They always fail to mention that the Internet black out during the January 25th protests, cost Egypt around an estimated 90 $ million not counting that international companies continue to pull out investments from Egypt in the absence of guarantees that this scenario (the Internet black out) will not be repeated. To put it in the words of a Paris Based think tank Organization for EconomicCooperation and Development: "(it is) much more difficult in the future to attract foreign companies and assure them that the networks will remain reliable."

They fail to mention the effect of tormenting Egyptian expats on their right to vote (playing a game of cat and mouse until finally allowing expats to vote) on remittances, which according to the World Bank reached 9.75Billion Dollars in 2010. Keeping in mind that according to Abu Bakr al-Guindy,director of the Central Agency for Public Mobilization and Statistics (CAPMAS)  “net remittances from January to June 2011 reached about US$6.31 billion, a 2.3 percent increase over the US$6.17 billion earned during the same period in 2010.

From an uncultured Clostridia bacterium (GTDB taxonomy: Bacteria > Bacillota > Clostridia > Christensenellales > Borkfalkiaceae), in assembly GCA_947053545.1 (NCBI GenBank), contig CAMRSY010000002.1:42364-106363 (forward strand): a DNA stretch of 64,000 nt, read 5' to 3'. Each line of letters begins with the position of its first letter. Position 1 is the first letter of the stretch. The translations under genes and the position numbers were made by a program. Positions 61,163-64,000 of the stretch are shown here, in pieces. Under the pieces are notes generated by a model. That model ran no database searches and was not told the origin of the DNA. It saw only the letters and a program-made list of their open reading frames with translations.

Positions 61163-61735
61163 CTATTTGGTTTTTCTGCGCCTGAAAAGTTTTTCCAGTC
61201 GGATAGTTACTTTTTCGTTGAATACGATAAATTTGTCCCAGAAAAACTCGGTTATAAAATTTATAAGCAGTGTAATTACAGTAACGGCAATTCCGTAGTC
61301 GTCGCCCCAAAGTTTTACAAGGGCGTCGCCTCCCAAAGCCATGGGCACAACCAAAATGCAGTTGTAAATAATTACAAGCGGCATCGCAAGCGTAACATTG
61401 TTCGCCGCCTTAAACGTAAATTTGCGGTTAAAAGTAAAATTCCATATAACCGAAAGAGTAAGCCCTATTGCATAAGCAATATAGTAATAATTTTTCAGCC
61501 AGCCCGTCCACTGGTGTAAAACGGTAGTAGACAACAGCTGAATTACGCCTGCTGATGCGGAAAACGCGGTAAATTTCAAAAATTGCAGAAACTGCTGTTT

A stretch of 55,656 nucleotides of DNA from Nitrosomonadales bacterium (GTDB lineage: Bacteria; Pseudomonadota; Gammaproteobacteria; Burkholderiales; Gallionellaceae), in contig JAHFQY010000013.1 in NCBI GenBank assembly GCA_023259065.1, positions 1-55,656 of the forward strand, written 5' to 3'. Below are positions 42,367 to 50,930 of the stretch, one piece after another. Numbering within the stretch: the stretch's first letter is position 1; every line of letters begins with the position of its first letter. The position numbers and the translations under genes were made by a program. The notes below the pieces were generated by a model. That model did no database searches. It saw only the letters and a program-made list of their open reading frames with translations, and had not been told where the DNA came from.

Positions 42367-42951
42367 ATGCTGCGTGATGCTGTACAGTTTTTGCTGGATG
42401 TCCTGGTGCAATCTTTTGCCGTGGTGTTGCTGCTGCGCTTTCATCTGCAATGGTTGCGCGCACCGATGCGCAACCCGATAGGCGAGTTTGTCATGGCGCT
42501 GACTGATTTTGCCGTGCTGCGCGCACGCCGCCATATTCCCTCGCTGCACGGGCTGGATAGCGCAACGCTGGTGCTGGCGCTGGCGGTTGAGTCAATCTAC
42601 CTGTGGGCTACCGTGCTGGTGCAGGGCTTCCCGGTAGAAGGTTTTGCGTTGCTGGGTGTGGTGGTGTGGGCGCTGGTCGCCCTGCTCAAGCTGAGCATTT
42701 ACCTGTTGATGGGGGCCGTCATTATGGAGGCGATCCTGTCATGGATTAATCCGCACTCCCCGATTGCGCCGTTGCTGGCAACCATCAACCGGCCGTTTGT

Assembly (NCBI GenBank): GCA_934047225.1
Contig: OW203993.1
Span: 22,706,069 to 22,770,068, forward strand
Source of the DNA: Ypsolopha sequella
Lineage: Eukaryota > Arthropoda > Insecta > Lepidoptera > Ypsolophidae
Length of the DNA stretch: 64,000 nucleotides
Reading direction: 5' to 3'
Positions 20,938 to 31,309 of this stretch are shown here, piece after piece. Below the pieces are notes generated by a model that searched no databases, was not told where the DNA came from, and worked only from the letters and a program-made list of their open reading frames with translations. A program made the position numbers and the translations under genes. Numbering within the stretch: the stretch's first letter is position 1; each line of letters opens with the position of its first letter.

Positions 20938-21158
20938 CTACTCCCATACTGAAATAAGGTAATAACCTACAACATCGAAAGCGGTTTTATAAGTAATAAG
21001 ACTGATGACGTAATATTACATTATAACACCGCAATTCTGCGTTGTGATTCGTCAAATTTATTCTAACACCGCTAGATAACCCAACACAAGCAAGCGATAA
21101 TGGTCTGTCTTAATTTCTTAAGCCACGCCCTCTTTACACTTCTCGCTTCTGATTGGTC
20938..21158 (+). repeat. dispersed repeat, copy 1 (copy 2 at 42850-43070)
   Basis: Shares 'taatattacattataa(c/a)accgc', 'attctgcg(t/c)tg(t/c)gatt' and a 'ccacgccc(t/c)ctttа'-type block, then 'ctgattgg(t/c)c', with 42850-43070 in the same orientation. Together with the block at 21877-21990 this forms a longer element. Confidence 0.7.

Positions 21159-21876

They fail to mention that Suez Canal revenue has actually increased during the first 6 months of 2011 brining in 2.55 Billion us Dollars as opposed to 2.26 billion in the same period in 2010

They fail to mention that "exports have increased since February 2011. August exports were up 4.7 percent over the same month last year. "

They blame protesters for the drop of Tourism, which the Egyptian economy is highly dependent on, even though they constantly run xenophobic campaigns against anyone that looks “Foreign”, asking for “Honest citizens” to help capture those “Foreign looking” people and turn them in to the authorities where the authorities proceed to brutally abuse them physically and sexually, or at the very least, hold them in detention on fabricated charges. Not only that, but the officials themselves are basically telling “telling travelers to stay away or go home” by making it hard for them to come or even stay in Egypt. Even Egypt's tourism minister has blamed the media for the situation. Amusingly enough, the tourism industry has lost a grand total of 1.94$ Million (34.8%) in the first 6 months of 2011, in comparison to the same period in 2010.

They will cry out against the closure of the Egyptian nitrogen plant in Damietta after residents got it shut down through protesting, saying it costs Egypt millions, even scaring the residents into accepting it, but conveniently ignore that the pollution the plant causes due to lack of enforcement of environmental protection measures costs the area millions to billions in long term damage to the environment, be it agriculture, animal life, fishing and marine life, or otherwise.